If you want to see the real me, I’m on my about page, but you might have see that already. I quite like art for a Gravatar, don’t much like staring at my own image too much – I could annoy myself quite easily!! πŸ˜€

        • Yes, I have seen the photo of your “real” lovely self. It’s a puzzlement, isn’t it, how we think one photo moment in time can stand for all the other moments of a person’s being. I hate being photographed, for that very reason…it feels like being stopped, or fixed, or imprisoned, and is especially disconcerting when the photo doesn’t look anywhere near as good as one imagines or hopes one should look. Recently I was asked to provide a photo of myself to accompany a brief bio, and as a joke I sent four of them: one at age five, one at twenty-five, one at forty-five, and one current. I’ve posted them on the “Notes” page of this blog for my latest entry. πŸ™‚

  2. Aaaah! Cynthia….feel the pain of loss, the touch of hearts, the ‘being’ and so the memory in the smallest details, the most perfect and imperfect of things….hauntingly beautiful! … plus the reminder that we are all but one thought away from each other…in the body or not! :)…thank you! Such skill…

  3. Oh, Cynthia.

    We are stardust, reinvented as electrical circuits, and indecorously stuffed into a cranial cavity. And so how implausible is it that the dearly departed linger within those walls? And like an exotic perfume, ghosts leave an identifiable trace. Sometimes we are haunted by this trace and sometimes, on sunny days of dazzling tenderness, we are comforted by a proxy-warmth, bereft of the one we can no longer feel.

    • Oh Prospero, I always enjoy your gorgeous and inimitable dance with the English language, and this comment is no exception…except…today as I lingered over “sunny days of dazzling tenderness” I wept. Maybe it was the potency of that image, and maybe from “proxy warmth.” At any rate, a good thing. Thank you.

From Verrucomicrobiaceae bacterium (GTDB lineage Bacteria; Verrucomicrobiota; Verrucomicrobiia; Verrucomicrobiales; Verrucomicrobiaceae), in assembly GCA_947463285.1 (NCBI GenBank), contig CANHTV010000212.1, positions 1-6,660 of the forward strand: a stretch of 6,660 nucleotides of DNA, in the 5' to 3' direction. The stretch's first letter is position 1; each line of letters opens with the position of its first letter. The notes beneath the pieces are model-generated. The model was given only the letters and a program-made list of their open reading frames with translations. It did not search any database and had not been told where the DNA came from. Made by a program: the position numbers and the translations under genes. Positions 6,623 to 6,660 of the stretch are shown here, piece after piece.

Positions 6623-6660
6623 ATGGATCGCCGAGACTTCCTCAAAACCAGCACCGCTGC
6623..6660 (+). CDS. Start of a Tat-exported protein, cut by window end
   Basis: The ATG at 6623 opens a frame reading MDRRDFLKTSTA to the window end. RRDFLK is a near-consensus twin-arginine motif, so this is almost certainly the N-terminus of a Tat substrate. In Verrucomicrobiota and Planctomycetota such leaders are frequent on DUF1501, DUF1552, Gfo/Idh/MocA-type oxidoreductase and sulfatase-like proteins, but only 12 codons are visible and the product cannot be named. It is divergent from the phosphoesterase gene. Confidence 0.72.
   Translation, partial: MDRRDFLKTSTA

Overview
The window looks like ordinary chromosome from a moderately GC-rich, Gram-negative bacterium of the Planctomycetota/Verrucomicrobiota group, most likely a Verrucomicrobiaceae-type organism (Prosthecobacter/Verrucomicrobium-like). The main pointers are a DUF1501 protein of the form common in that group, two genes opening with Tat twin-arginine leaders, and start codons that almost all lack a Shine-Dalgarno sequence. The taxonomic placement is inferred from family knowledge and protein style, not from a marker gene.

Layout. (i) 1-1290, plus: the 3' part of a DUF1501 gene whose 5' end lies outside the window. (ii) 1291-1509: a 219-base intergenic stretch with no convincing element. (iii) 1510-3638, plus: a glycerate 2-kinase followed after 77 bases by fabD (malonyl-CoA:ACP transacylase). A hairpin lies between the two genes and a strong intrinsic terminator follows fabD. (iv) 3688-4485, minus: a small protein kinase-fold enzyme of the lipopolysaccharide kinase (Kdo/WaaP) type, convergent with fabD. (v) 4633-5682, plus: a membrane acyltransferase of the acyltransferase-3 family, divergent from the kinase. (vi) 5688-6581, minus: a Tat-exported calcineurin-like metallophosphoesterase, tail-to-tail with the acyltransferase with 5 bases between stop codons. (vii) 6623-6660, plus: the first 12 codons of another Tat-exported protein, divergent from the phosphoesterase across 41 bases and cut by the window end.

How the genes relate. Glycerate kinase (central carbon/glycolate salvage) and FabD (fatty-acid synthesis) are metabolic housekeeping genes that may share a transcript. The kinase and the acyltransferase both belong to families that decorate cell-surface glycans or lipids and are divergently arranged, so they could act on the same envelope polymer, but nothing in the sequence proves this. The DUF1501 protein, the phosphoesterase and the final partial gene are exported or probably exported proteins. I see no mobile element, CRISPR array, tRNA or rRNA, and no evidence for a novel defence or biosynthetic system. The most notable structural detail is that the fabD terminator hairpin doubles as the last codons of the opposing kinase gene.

4. Marvelous! This poem is very easily understood (but, of course, the making of it might not have been so easy). There is a certain music in your words. Surly, love’s not time’s fool; love is an ever lasting phenomena. In our heart what is dear to us will always be loved and alive.

  5. Your words sometimes Cynthia bring tears to the surface so easily for the strength of emotion lies open, not to be shut. This is an incredible journey of love and loss ~

  6. This is heart-deep and Beautiful–I so enjoyed it, even with the ache and lump in my throat. By the way, it’s “me”–returned and renewed–you’re welcome to visit my new blog, but don’t feel obligated, as there may not be as much poetry as before at “Madwoman” (more Christian testimony posts).

    • You think you’ve managed well, “gotten over it” (everyone else thinks you SHOULD), but then it hits you suddenly, a ton of bricks, even years later, via some small ordinary thing….ah well, on a gladder note, I am pleased as punch that you are back, and will be sure to pop over now and then…Christian testimony doesn’t frighten me, :-). (And neither do you, dearie! ❀ )

      • I understand the grief you speak of, which sneaks up on you long years later…the ordinary things. It doesn’t matter what everyone thinks–it’s your love, your loss, your memories. I woke up this morning from a dream where I’d gone back to visit a place–and was so sad on arrival, remembering that my love was no longer there, long passed–so why had I even made the trip?